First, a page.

Another direct impact the event has on the community is through our Non-profit Volunteer Program. The non-profit members of our chamber provide the manpower to make the festival possible. For each hour worked, their non-profit receives $10. If the festival does well, we also pay out a “profit-sharing” bonus to each non-profit. Since the launch of the program in 2016 almost $100,000 has been paid out to these groups. That money goes right back to the community in various ways.

In addition, with every festival, as people see East End busy and vibrant, we’re planting seeds and inspiring development there. For Village residents that are concerned about property tax increases, development is the key to help keep taxes lower for everyone. The community needs development to keep property taxes affordable.

Some people are saying the Creamery would not be part of the festival unless it's in the East End. Is that true and if so, why? 

The Ellsworth Cooperative Creamery is the Cheese Curd Festival’s largest sponsor. They commit thousands in sponsorship dollars and staff time to the event each year, as well as the free use of equipment and discounts on product and supplies. I think it would be very challenging to sell them on continuing that level of commitment if the event location were to change. Especially considering they have experienced how two different event locations have impacted their visitor numbers.

As the Cheese Curd Festival, we’ve been able to prove that not only can we move the needle on sales for businesses during the event, we can attract visitors back to Ellsworth. Ellsworth Cooperative Creamery is a business, and their farm family owners live in our community. They need that ROI to justify their sponsorship each year.

What are some challenges having it in the East End and how are those addressed? Such as ADA accessibility, parking, etc. 

We provide handicapped parking at the festival, although we recognize there will never be enough. As any event planner will tell you, the need will always expand to exceed capacity, which is unfortunate to those who truly rely on those spots. Those who have the ability are encouraged to take the shuttles which will get them closer to the festival entrance than even the closest parking spot. With continuous service, festival guests share that the wait for a shuttle is far shorter than parking and walking to the festival grounds.

We often hear that moving the festival to the fairgrounds would solve the parking issues. That’s simply not the case.

Even events such as Showdown in Curdtown, which attracts 4,500 attendees, has remote parking and uses a shuttle bus system. If it rains, parking on greenspace at the fairgrounds is not permitted, further reducing available parking. This is why we contract with both the Ellsworth Community School District and the fairgrounds for overflow parking. We’re finding more and more festival attendees are taking advantage of the festival’s continuous shuttle bus service.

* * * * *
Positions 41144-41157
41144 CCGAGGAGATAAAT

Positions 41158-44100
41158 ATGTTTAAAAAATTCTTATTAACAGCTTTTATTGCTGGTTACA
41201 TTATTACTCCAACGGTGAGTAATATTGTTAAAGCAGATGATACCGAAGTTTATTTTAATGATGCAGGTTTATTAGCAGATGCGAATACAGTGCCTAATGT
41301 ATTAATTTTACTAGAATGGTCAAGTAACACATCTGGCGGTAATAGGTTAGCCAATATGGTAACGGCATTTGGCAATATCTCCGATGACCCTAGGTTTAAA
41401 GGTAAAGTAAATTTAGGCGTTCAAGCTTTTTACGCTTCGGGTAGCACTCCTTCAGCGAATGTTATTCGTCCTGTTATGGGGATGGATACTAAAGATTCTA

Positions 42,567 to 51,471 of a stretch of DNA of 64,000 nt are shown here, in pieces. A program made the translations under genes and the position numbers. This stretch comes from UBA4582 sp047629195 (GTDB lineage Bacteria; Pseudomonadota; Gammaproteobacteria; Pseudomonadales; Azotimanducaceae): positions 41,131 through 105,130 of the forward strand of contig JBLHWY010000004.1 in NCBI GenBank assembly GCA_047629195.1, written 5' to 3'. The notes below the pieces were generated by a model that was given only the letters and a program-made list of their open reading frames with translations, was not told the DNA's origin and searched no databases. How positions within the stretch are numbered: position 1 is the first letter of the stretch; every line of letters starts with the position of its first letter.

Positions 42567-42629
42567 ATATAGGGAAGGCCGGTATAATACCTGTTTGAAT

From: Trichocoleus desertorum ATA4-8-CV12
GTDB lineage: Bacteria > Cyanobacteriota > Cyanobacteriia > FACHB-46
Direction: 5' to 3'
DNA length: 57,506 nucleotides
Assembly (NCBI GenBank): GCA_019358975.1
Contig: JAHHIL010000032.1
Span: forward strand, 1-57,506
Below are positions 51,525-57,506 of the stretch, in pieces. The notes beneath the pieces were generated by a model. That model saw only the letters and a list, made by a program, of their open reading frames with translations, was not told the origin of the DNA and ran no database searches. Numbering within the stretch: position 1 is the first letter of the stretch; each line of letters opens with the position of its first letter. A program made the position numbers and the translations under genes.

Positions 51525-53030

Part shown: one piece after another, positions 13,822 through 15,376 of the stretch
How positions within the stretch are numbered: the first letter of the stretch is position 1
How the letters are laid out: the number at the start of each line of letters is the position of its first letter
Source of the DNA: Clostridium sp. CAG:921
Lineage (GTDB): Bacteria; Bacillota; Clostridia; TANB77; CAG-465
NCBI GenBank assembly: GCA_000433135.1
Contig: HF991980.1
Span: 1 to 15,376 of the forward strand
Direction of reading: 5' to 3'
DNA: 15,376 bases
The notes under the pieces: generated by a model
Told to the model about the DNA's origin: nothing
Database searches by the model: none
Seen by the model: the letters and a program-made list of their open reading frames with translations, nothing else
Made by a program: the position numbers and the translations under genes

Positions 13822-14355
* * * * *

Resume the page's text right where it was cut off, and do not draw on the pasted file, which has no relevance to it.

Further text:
As for the accessibility of the East End business district and East End Park, the challenges don’t exist just during the festival, they are there every day, 365 days a year. With ongoing success of the festival, our goal is to continue to work with the Village to help plan and fund upgrades, including accessibility improvements, to benefit the community all year. We have big dreams. A comprehensive parks plan is on the Village’s schedule, and we look forward to taking part in the planning process.

What about festival safety?

As with any event, safety is a primary concern. We have a near perfect safety record, which is difficult to improve upon, but we continue to plan for every inevitability regardless. Pinched fingers, a scraped knee, and similar, are the extent of the injuries in the past 21 years.

Plans are in place, and should a fire or other emergency occur, immediate access is available to equipment and personnel. We do what is humanly possible to prepare for every emergency and conduct a post-event assessment after each festival to review several aspects of the event, including safety. Most safety concerns are not location specific or specific to just the days of the festival. They could happen at any location or at any time, festival or not.

How have East End residents responded? 

We appreciate the cooperation of the East End residents and businesses; the majority work well with us and support what the festival brings to our community. It’s a few days inconvenience for them, but as they visit other communities, they see other downtown events taking place. It’s a common occurrence and fulfills an important economic development role for downtowns of all sizes.

We’ve looked at, and sometimes have attended, long-running downtown events like Pumpkin Fest in downtown Thorp (25 years), Beef-A-Rama in downtown Minocqua (50 years), St. Paul's Grand Old Day (50 years), Lumberjack Days in downtown Stillwater (88 years), and many other favorite regional downtown events to learn their best practices. All well-run and very fun events. We’re proud to say that we’re doing very well in comparison. We can throw one heck of a cheese curd party!

Planning is already underway for the 2023 Cheese Curd Festival. Save the date for Friday, June 23, and Saturday, June 24. Once again the event will take place in Ellsworth’s East End Park and business district. More information can be found at cheesecurdfestival.com. Interested local non-profit organizations interested in the festival’s Non-profit Volunteer Fundraising Program can find more information under the “Participate” tab.

Cheese Curd Festival, East End Park, East End, Ellsworth Area Chamber of Commerce, Ellsworth, Wisconsin